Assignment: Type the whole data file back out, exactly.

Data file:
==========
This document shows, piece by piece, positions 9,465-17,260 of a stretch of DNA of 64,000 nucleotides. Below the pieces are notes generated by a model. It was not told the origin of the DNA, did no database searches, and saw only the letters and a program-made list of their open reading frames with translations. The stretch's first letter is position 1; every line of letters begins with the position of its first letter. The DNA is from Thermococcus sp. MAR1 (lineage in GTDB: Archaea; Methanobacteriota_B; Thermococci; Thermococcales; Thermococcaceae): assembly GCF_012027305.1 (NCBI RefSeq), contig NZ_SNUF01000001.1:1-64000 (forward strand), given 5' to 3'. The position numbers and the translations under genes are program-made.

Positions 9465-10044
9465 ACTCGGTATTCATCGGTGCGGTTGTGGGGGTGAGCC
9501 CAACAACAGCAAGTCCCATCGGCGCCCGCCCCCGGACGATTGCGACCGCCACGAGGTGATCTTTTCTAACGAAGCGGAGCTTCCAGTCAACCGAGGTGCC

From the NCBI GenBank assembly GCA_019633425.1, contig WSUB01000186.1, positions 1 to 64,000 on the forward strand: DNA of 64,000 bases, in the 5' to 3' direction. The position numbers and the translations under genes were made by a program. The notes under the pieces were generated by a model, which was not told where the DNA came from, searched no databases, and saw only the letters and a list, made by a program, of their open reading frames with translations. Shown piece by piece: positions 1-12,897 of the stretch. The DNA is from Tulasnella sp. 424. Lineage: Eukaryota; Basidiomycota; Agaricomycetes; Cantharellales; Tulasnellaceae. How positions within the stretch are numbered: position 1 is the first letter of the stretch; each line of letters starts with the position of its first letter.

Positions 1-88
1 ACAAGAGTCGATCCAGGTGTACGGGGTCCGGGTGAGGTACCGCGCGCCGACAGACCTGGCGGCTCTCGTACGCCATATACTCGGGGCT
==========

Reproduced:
This document shows, piece by piece, positions 9,465-17,260 of a stretch of DNA of 64,000 nucleotides. Below the pieces are notes generated by a model. It was not told the origin of the DNA, did no database searches, and saw only the letters and a program-made list of their open reading frames with translations. The stretch's first letter is position 1; every line of letters begins with the position of its first letter. The DNA is from Thermococcus sp. MAR1 (lineage in GTDB: Archaea; Methanobacteriota_B; Thermococci; Thermococcales; Thermococcaceae): assembly GCF_012027305.1 (NCBI RefSeq), contig NZ_SNUF01000001.1:1-64000 (forward strand), given 5' to 3'. The position numbers and the translations under genes are program-made.

Positions 9465-10044
9465 ACTCGGTATTCATCGGTGCGGTTGTGGGGGTGAGCC
9501 CAACAACAGCAAGTCCCATCGGCGCCCGCCCCCGGACGATTGCGACCGCCACGAGGTGATCTTTTCTAACGAAGCGGAGCTTCCAGTCAACCGAGGTGCC

From the NCBI GenBank assembly GCA_019633425.1, contig WSUB01000186.1, positions 1 to 64,000 on the forward strand: DNA of 64,000 bases, in the 5' to 3' direction. The position numbers and the translations under genes were made by a program. The notes under the pieces were generated by a model, which was not told where the DNA came from, searched no databases, and saw only the letters and a list, made by a program, of their open reading frames with translations. Shown piece by piece: positions 1-12,897 of the stretch. The DNA is from Tulasnella sp. 424. Lineage: Eukaryota; Basidiomycota; Agaricomycetes; Cantharellales; Tulasnellaceae. How positions within the stretch are numbered: position 1 is the first letter of the stretch; each line of letters starts with the position of its first letter.

Positions 1-88
1 ACAAGAGTCGATCCAGGTGTACGGGGTCCGGGTGAGGTACCGCGCGCCGACAGACCTGGCGGCTCTCGTACGCCATATACTCGGGGCT